The present study is a prospective observational study performed on patients with definitive diagnosis of carcinoma or endometrial hyperplasia referred to educational centers of Ahvaz University of Medical Sciences during 2018. The sample size was calculated using the results of the same study,[9] considering the significance level of 0.05, using the following formula (equals 48 persons):

α = 0.05 → Z_(1-α/2) = 1.96

β = 0.02 → Z_(1-β) = 1.28

d = 3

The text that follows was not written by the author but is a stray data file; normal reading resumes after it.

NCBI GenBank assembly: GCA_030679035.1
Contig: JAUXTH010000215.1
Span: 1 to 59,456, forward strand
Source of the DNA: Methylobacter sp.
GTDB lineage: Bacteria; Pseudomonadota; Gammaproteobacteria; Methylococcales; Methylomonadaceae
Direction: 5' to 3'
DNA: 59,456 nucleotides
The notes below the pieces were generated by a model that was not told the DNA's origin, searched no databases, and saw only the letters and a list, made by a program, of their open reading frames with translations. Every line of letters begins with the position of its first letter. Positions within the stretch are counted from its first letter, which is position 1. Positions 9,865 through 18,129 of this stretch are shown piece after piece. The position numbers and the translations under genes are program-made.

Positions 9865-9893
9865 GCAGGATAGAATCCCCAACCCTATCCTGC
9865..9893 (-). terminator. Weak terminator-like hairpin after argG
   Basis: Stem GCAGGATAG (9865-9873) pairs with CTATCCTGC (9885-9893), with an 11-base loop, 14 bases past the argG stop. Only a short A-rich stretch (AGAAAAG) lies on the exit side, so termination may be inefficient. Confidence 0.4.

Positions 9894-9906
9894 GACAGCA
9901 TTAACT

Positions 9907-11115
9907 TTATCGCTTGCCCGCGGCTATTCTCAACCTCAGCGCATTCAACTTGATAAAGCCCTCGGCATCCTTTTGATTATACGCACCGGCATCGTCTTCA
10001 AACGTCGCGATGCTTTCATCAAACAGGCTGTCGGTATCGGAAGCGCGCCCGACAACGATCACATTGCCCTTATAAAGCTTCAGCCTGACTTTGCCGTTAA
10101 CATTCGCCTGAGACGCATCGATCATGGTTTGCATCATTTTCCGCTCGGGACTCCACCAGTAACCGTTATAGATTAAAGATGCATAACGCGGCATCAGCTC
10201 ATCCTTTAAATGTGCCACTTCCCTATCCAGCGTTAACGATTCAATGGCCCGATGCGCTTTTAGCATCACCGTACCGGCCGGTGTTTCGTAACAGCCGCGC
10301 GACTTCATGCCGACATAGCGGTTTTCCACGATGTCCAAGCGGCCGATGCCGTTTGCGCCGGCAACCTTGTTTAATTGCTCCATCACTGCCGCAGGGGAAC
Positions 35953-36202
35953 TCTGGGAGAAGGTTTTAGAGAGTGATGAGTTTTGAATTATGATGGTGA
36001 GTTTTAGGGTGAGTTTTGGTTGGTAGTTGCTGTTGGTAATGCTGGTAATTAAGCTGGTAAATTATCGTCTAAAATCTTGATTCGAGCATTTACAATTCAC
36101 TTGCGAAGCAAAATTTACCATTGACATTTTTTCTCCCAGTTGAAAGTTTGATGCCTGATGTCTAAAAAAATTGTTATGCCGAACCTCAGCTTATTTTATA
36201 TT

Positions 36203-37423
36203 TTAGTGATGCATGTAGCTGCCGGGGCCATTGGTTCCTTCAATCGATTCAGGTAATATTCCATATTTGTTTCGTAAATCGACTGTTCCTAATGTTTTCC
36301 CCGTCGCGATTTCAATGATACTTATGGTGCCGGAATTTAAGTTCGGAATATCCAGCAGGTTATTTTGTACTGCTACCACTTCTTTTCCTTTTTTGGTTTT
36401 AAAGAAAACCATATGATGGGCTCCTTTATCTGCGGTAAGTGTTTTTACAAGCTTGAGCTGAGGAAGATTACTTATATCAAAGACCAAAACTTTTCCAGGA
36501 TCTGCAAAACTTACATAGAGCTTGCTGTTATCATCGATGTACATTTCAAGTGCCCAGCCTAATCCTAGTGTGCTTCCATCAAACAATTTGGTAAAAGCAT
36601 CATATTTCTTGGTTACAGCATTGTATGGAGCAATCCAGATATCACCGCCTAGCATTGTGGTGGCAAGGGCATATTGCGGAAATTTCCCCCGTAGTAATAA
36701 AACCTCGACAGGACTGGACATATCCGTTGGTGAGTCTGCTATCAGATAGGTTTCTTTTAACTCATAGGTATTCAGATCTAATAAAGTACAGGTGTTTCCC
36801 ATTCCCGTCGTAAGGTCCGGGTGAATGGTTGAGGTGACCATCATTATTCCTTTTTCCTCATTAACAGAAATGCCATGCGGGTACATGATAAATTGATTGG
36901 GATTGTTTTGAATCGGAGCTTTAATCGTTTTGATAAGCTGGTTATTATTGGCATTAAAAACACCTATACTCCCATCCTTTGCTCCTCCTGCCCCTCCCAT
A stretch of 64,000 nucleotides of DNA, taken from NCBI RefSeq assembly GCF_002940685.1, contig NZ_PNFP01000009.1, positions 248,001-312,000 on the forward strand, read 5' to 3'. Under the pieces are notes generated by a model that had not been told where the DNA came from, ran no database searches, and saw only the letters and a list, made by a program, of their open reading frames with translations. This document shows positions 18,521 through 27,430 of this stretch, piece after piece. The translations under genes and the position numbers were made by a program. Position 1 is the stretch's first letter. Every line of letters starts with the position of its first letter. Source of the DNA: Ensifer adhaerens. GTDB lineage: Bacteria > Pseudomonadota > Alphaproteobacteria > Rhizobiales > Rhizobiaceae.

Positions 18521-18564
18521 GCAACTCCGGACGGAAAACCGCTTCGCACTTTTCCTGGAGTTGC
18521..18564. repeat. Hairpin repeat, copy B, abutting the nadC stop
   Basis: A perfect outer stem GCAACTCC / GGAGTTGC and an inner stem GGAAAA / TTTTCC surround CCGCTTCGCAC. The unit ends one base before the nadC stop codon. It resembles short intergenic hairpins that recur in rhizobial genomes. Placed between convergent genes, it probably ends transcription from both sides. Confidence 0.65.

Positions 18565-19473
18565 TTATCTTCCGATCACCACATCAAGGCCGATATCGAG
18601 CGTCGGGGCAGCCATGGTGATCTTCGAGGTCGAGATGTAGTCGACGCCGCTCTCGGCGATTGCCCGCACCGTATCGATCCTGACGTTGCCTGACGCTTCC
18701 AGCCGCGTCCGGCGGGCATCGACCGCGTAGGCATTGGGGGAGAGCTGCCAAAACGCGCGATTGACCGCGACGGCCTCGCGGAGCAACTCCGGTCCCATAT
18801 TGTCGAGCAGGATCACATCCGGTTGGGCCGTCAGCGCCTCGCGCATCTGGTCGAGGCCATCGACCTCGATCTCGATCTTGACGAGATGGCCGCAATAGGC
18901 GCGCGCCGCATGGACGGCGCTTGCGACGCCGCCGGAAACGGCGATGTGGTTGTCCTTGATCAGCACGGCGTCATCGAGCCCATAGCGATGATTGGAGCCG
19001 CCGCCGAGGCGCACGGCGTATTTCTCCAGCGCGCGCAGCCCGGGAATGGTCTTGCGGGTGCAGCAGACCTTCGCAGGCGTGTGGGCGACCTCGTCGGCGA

In this study we evaluated all data which were related to transvaginal Doppler ultrasound of patients referred to educational centers of Ahvaz University of Medical Sciences for various reasons, such as abnormal vaginal bleeding. Women with definitive diagnosis for endometrial hyperplasia or carcinoma by histology and endometrial biopsy were chosen and underwent transvaginal Doppler ultrasound. Patients with known endometrial problems were evaluated on the basis of biopsy and pathology results in two groups of hyperplasia and endometrial carcinoma. All patients with definitive and proven diagnosis of hyperplasia and endometrial carcinoma by biopsy and pathology findings were first subjected to transvaginal ultrasound by an experienced radiologist using GE (General Electric LOGIC, USA). Common transvaginal gray-scale ultrasound was performed using a 5.0 MHz endovaginal probe. Ultrasound was performed at the lithotomy position after bladder emptying. Tumor size and maximum of endometrial thickness were measured in sagittal plane. Myometrial invasion was also assessed.